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CHILDREN SHOULDN'T PLAY WITH DEAD THINGS

Sometimes the title of a movie turns out to be more memorable than the film itself. Such is the case with CHILDREN SHOULDN'T PLAY WITH DEAD THINGS ($10). I originally saw CHILDREN SHOULDN'T PLAY WITH DEAD THINGS on television during my formative years as a horror junkie. At that time, I found the film to be creepy fun. However, after looking at the movie today, with a more critical eye, the movie seems to be a hodgepodge of camp and tedium. Sure, the climax delivers everything a horror fan wants to see, but by the end of the movie, the audience is cheering for the zombies to kill the "living" members of the cast. I will admit that CHILDREN SHOULDN'T PLAY WITH DEAD THINGS does have its moments, but there are far too few of them to make the filmís inane dialogue any less nauseating.

Set on a deserted island that doubles as a cemetery, the plot of CHILDREN SHOULDN'T PLAY WITH DEAD THINGS concerns a group of "actors" that go through the pretense of making a movie in which they try to raise the dead. Of course everyone is surprised when the flesh-eating zombies gatecrash the thespianís wrap party, but thatís what you get for practicing black magic without a license. The horrifying (or horrible) cast of CHILDREN SHOULDN'T PLAY WITH DEAD THINGS includes Alan Ormsby, Valerie Mamches, Jeffrey Gillen, Anya Ormsby, Paul Cronin, Jane Daly, Roy Engleman, Robert Phillips, Bruce Solomon, Alecs Baird and Seth Sklarey as Orville, the character with the least offensive dialogue.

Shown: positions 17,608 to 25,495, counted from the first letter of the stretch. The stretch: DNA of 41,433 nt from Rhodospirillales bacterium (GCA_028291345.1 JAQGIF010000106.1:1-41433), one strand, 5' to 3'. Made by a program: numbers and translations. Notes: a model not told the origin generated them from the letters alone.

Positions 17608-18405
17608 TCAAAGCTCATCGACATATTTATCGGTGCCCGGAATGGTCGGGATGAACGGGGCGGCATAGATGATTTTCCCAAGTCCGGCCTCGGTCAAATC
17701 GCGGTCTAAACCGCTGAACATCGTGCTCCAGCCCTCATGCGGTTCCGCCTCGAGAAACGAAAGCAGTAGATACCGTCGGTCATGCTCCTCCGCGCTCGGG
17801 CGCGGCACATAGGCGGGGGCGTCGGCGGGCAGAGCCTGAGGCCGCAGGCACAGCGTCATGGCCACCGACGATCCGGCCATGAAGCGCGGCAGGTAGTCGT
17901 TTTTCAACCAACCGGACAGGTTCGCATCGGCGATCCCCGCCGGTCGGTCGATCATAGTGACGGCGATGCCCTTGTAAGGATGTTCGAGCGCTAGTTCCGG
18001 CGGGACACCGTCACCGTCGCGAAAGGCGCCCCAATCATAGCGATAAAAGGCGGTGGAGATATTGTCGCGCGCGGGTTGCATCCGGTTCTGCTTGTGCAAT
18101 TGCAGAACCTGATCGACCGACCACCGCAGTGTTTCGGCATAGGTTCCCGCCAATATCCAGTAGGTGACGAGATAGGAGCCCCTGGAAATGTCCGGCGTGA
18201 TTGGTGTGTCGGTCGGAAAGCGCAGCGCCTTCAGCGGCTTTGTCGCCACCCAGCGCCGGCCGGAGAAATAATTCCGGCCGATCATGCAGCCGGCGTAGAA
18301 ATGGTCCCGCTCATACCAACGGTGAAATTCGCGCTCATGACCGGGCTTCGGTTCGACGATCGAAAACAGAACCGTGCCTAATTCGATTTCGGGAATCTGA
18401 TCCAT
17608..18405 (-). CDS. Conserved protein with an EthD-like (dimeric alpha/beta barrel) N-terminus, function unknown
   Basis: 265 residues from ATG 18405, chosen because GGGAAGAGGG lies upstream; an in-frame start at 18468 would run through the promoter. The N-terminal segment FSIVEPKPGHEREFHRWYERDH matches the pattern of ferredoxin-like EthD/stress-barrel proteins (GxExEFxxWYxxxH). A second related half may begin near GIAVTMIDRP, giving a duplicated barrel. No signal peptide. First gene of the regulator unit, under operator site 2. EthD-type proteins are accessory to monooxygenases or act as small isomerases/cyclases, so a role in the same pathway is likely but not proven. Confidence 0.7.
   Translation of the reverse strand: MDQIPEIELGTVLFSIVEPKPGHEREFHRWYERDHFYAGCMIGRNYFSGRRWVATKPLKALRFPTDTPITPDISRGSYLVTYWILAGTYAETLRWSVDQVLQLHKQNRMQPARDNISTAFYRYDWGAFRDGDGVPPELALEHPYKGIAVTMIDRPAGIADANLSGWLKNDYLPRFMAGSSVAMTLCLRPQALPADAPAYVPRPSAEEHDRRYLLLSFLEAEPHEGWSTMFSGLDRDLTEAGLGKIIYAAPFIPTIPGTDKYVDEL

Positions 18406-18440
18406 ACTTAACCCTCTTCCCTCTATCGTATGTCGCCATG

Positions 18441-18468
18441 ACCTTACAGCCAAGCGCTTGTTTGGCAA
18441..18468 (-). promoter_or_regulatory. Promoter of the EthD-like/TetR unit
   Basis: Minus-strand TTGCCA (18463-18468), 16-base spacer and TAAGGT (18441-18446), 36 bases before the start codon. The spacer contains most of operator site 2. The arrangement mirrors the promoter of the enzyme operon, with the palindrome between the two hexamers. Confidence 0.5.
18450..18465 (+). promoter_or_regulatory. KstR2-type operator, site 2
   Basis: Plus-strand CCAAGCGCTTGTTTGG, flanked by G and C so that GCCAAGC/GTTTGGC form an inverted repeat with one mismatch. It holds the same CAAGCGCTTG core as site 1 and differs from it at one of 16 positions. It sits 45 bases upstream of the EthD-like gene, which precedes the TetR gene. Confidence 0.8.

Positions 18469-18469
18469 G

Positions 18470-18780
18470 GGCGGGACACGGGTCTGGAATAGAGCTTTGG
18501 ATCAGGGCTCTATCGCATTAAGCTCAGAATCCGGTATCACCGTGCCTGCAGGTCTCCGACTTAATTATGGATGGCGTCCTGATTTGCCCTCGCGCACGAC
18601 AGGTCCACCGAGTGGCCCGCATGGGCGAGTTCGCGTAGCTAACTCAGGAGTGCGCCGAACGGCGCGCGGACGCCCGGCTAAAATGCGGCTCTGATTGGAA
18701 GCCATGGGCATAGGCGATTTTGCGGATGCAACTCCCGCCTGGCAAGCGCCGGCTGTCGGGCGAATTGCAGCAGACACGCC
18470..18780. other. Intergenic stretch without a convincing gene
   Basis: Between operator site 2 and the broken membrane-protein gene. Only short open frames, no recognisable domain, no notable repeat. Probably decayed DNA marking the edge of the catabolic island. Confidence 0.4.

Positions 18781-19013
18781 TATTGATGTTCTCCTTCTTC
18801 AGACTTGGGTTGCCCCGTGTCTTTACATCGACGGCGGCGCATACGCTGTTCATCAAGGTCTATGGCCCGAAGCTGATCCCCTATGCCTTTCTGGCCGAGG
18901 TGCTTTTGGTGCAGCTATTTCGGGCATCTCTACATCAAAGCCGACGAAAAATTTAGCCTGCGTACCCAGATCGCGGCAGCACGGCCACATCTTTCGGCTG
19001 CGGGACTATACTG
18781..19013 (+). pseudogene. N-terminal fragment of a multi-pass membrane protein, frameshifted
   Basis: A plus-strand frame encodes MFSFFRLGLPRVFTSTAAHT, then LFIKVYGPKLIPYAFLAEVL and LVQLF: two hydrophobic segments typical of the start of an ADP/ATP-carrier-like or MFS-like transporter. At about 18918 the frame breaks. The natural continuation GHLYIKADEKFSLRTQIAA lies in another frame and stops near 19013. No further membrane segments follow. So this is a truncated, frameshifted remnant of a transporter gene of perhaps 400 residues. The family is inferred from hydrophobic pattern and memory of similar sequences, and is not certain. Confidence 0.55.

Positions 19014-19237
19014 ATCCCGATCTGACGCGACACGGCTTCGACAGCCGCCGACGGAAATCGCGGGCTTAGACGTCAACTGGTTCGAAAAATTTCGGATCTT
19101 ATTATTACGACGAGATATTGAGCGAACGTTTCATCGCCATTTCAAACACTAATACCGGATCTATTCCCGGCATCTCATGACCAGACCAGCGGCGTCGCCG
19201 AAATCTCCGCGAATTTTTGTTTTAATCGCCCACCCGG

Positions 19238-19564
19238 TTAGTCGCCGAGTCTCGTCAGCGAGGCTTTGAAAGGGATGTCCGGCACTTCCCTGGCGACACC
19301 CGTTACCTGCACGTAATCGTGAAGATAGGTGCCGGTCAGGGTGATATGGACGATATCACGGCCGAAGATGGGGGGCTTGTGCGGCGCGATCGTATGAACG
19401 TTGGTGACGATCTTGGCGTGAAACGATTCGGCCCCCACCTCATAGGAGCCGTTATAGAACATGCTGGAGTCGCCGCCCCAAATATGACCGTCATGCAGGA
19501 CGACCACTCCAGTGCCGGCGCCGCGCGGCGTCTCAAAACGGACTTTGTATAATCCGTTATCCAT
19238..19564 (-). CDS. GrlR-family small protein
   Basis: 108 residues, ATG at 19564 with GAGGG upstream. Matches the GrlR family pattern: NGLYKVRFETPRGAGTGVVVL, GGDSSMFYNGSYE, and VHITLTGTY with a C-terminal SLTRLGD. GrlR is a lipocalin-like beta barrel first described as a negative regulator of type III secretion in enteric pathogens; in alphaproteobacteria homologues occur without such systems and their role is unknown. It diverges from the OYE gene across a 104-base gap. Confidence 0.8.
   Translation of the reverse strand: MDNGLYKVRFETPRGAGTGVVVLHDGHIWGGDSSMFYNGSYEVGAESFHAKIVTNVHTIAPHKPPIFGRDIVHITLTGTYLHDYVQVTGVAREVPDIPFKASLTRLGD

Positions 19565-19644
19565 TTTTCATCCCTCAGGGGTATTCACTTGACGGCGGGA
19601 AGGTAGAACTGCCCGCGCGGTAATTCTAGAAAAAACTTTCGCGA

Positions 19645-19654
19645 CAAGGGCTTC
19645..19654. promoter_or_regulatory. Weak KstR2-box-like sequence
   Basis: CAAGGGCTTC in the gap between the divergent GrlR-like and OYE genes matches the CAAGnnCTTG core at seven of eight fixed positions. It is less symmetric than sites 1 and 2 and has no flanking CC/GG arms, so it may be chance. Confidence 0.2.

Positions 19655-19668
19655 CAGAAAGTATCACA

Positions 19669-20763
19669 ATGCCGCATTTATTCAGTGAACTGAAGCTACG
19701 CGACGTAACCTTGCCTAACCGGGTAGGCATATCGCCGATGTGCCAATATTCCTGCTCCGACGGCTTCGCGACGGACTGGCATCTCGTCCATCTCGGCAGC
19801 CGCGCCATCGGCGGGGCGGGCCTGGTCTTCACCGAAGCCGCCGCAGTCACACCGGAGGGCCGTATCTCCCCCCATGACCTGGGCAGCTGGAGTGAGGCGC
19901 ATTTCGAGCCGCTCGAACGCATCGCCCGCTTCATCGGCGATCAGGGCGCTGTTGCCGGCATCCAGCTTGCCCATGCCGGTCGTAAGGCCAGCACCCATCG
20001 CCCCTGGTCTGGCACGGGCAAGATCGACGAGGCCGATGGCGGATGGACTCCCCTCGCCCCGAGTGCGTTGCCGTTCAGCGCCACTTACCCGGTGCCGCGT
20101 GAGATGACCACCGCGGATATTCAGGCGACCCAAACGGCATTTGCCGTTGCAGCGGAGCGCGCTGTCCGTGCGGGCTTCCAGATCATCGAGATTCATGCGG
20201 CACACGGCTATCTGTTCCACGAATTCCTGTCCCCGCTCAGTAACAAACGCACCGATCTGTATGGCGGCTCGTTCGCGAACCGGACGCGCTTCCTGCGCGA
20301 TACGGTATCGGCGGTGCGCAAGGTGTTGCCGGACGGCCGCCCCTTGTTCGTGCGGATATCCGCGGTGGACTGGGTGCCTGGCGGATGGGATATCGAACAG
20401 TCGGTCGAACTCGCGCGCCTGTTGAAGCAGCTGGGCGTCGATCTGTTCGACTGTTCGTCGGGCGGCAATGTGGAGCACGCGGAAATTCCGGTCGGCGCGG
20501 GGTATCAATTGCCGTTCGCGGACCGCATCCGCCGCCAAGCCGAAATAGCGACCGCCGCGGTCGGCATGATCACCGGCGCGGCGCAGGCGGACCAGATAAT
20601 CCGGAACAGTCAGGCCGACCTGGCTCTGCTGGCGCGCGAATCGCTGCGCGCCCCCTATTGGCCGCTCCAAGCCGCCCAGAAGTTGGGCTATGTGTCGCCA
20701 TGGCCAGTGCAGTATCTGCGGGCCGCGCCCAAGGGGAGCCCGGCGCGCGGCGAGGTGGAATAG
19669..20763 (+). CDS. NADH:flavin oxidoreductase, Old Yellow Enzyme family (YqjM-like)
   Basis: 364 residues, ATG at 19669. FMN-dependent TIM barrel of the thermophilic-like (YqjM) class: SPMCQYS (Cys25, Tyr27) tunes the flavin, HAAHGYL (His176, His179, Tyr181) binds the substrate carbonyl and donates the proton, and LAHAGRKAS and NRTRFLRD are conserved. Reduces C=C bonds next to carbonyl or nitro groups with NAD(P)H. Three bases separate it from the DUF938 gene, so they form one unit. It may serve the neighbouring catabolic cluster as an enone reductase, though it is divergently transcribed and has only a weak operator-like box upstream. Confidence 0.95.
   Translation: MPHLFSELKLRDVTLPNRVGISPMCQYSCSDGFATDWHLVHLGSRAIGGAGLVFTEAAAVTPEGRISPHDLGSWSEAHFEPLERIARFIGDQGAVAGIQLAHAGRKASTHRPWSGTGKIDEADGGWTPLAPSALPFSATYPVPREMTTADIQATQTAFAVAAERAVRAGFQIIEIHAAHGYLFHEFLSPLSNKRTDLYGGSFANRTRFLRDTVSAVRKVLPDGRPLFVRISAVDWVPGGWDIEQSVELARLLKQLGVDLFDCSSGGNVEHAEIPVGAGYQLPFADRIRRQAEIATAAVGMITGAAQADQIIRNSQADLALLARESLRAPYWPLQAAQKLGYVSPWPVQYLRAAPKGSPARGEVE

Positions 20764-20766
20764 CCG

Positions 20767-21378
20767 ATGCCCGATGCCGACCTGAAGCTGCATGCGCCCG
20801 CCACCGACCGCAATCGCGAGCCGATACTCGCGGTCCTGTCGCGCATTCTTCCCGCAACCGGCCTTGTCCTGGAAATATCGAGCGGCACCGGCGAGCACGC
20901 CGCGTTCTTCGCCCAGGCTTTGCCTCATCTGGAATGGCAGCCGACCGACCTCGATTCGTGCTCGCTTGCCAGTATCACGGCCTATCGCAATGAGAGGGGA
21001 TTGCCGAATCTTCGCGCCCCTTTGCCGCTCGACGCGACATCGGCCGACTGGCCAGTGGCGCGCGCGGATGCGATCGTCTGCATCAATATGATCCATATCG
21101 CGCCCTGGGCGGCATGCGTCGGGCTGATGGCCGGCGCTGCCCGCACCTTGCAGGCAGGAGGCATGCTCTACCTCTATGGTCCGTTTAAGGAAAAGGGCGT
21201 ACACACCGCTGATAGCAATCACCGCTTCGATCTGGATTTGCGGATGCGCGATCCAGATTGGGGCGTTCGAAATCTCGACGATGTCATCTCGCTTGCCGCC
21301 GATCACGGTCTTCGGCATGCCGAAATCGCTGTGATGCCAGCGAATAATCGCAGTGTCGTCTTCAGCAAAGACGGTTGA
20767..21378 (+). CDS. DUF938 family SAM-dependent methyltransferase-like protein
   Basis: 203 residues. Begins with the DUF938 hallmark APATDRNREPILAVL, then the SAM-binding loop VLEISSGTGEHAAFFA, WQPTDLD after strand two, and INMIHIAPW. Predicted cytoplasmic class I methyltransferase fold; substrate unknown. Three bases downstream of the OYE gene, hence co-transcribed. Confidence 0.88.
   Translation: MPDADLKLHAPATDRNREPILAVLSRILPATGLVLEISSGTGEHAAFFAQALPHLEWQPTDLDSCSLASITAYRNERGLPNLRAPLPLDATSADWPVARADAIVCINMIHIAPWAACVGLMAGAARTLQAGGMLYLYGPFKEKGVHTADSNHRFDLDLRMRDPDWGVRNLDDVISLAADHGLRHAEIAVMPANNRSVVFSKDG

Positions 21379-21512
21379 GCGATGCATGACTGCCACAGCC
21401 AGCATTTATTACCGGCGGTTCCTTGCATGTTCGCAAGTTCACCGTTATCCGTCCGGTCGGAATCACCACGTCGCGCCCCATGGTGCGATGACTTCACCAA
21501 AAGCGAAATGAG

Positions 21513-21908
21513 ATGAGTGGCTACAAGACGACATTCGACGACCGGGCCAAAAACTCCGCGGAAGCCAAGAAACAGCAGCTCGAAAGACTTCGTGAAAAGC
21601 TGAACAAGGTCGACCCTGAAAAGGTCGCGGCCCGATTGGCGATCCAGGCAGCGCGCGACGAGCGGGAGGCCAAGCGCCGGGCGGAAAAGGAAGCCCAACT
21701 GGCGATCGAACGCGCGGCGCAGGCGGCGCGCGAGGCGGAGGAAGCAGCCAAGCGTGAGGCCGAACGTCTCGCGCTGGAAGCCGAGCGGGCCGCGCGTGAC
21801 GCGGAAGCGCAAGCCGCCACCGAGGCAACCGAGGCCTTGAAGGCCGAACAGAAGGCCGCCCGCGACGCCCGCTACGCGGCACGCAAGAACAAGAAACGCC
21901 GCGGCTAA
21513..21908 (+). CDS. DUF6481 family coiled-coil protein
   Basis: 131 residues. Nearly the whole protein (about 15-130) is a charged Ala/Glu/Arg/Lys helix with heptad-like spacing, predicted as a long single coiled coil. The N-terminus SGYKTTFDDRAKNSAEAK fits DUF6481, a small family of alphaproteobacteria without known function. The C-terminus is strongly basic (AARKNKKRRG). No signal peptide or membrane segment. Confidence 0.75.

VCI Home Video delivers a presentation of CHILDREN SHOULDN'T PLAY WITH DEAD THINGS that is everything one would expect from a low budget early seventies horror movie. The image is at times a little soft and a little grainy, but is otherwise quite watchable. Dark scenes are very dark, with little shadow detail, but this is reflective of the original cinematography. Colors have respectable saturation, although flesh tones tend to be a little unnatural. Blacks are genuinely black and the contrast is a bit harsh at times. CHILDREN SHOULDN'T PLAY WITH DEAD THINGS is Letterboxed at roughly 1.85:1, although the presentation has not been enhanced for playback on 16:9 displays. Digital compression artifacts are not a serious concern on this DVD.

The Dolby Digital monaural soundtrack is adequate to the unenviable task of reproducing the filmís low fidelity sound. There is some mild distortion on the soundtrack, which never interferes with oneís ability to discern every idiotic utterance coming from the actorís mouths. The interactive menus are very simple, but provide access to the standard scene selection feature as well as the DVDís extras. Supplements include a theatrical trailer, a photo gallery and director/star biographies. CHILDREN SHOULDN'T PLAY WITH DEAD THINGS isnít a great horror movie by any stretch of the imagination. However, fans of "bad" cinema are certain to want to add this DVD to their collections.

 
CHILDREN SHOULDN'T PLAY WITH DEAD THINGS 


Children Shouldn't Play with Dead Things (1972)

 


DVD reviews are Copyright © 1999 THE CINEMA LASER and may not be copied or reprinted without the written consent of the publisher.
THE CINEMA LASER is written, edited and published by Derek M. Germano.


 

 

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